ORLANDO, Florida (Reuters) - A high-profile U.S. study raising doubts about the heart-protective effects of widely used niacin came under severe criticism on Tuesday at a major medical meeting.
The government-funded study, whose initial results were released in May and presented at the American Heart Association meeting on Tuesday, found that adding Abbott Laboratories Inc’s Niaspan, a long-acting version of niacin, to cholesterol-lowering statins did not further prevent heart attacks, strokes and other adverse events.
Niacin raises “good” HDL cholesterol and the findings raised doubts about the benefits of increasing HDL.
But at a press conference at the meeting, Dr. Philip Barter of the Heart Research Institute in Sydney, Australia, said the Aim-High study was not properly designed to test the benefits of niacin.
“This trial disturbs me greatly,” said Barter, who was designated by the AHA conference to critique the study. “The design was such that in no way could it test the hypothesis of raising HDL or the benefit of niacin.”
Barter said any conclusions on niacin needed to wait for the results of a much larger study involving a Merck & Co drug that includes niacin. That study involves more than 25,000 patients, as opposed to 3,414 in Aim-High, and is expected to be completed next year.
“If that trial doesn’t show a positive effect, niacin is finished,” Barter said. “We shouldn’t draw any conclusions or change practice based on this.”
Niacin, also known as Vitamin B3, has long been known to raise HDL and lower triglycerides, another type of blood fat that raises heart risks.
Millions of heart patients take niacin on the assumption that it will reduce heart risks. Heart disease remains the world’s leading cause of death.
In the Aim-High study, all participants were given Zocor, also known as simvastatin, while some were given a second cholesterol-lowering drug, Zetia, to make sure their bad LDL cholesterol stayed at very low levels. More than half of the patients had suffered a heart attack prior to the trial.
The National Heart, Lung, and Blood Institute, part of the National Institutes of Health, announced in May it had stopped the Aim-High study early. An independent panel looked at the interim results and concluded niacin offered no benefits beyond statins, even though it significantly increased HDL and cut triglycerides.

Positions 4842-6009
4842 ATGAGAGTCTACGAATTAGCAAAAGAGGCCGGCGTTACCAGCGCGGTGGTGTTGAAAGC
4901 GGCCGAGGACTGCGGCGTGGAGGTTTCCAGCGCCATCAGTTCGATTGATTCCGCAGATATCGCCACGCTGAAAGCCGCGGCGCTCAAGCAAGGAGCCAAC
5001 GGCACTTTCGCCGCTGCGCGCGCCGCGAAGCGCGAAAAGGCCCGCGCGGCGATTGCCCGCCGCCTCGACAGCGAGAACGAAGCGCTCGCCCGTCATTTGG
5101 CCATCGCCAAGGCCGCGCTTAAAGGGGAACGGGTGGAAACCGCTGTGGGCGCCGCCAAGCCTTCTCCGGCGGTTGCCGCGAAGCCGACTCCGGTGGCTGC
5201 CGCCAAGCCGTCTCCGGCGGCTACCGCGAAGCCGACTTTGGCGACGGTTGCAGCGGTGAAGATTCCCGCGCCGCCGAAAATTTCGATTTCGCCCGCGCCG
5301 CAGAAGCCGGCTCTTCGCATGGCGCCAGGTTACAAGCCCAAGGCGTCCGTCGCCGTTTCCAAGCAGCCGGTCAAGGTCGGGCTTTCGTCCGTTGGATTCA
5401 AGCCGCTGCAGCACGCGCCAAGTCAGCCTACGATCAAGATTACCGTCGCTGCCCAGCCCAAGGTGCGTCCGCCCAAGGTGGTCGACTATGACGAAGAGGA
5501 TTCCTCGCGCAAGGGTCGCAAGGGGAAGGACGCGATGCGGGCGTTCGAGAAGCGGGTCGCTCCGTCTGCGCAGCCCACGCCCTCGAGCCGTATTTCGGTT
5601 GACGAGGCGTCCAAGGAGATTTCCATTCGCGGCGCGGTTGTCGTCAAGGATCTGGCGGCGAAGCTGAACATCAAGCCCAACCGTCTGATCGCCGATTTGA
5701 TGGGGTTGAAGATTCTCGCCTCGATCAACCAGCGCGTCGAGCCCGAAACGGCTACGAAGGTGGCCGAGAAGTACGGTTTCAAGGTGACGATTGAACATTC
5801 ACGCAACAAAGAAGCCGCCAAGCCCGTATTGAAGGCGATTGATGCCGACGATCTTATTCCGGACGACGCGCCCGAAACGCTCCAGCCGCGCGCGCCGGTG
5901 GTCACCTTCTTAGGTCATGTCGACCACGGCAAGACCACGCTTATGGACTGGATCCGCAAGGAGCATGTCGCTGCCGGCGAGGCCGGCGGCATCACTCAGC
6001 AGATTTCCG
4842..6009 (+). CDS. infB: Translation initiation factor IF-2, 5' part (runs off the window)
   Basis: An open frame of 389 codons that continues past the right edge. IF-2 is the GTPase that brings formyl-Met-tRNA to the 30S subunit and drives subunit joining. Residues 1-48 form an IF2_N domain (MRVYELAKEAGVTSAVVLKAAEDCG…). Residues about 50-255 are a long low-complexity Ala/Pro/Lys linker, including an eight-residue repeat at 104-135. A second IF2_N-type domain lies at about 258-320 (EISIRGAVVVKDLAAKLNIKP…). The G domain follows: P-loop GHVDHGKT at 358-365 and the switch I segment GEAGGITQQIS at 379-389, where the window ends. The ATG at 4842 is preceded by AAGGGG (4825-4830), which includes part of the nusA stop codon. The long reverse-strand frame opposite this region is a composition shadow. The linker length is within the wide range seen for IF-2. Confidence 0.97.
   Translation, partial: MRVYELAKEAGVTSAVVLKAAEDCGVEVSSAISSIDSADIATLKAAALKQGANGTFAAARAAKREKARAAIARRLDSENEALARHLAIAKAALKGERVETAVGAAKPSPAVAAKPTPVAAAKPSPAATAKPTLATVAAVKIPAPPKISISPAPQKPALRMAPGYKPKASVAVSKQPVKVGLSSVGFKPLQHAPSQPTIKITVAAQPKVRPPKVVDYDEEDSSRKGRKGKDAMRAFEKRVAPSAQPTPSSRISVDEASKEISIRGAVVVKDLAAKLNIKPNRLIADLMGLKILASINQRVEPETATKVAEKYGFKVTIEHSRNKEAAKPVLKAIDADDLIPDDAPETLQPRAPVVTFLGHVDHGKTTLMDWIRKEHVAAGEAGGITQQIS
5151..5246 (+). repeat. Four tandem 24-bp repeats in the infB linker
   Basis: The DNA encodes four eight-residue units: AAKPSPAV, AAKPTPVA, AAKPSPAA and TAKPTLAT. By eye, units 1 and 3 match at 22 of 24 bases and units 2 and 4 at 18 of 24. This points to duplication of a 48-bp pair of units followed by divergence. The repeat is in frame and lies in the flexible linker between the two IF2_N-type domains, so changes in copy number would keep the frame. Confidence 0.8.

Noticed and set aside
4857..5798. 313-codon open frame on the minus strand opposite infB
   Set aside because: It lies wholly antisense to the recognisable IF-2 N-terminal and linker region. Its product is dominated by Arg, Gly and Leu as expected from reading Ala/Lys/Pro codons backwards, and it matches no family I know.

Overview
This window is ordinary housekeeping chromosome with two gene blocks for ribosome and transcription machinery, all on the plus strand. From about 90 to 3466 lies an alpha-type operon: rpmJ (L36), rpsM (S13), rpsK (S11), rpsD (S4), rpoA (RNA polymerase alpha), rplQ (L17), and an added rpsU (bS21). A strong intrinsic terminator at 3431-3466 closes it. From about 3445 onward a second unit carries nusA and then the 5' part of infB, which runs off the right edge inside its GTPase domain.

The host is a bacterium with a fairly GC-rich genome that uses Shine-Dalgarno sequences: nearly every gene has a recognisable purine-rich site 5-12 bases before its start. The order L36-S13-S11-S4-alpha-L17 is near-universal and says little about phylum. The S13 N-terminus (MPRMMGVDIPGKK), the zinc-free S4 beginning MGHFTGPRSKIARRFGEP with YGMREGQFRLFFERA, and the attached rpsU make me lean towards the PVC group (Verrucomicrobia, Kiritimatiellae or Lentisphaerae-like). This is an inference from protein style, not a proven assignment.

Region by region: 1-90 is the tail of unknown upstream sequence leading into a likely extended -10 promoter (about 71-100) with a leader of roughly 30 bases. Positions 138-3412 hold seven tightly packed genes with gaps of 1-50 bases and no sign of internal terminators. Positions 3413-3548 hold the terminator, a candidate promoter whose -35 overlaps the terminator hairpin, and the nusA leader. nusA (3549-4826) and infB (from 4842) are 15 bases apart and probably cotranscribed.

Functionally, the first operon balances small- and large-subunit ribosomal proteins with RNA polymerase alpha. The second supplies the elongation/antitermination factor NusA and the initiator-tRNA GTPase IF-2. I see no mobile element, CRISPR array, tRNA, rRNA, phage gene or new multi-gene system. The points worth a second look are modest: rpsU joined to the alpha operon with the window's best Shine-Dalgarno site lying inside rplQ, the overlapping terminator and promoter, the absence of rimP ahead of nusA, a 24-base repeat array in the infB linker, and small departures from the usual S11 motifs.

In criticizing the study, Barter said researchers were being “incredibly ambitious” in setting a goal of 25 percent reduction in cardiac events including stroke and heart attack.
Given the study’s design, Barter said it would have taken 15 to 20 years to draw any such conclusions.
The results also may have been confounded by the fact that patients who were taking Zocor but not niacin saw their good cholesterol rise, limiting the difference with the group taking niacin.
Other cardiologists also took issue with the study.
“I think the study was poorly designed in the first place, and I agree with Dr. Barter that it doesn’t answer the question,” said Dr. Steven Nissen, chief of cardiology at the Cleveland Clinic.
Asked if patients should stop taking niacin until its benefit can be clearly determined, Dr Stephen Nicholls also of the Cleveland Clinic said, “Don’t throw the baby out with the bath water. It has a number of metabolic effects” beyond HDL raising.
Dr. William Boden, who presented the Aim-High results, said he “respectfully” disagreed with Barter and defended the trial.
“The result is not what we expected to find,” said Boden, of the University at Buffalo, New York.
Abbott’s Niaspan, the market-leading form of prescription niacin, has annual sales of about $1 billion but is expected to lose exclusivity in late 2013. Abbott’s shares were up 0.1 percent in morning trading.
Reporting by Lewis Krauskopf and Bill Berkrot, additional reporting by Ransdell Pierson in New York; editing by Dave Zimmerman and Gunna Dickson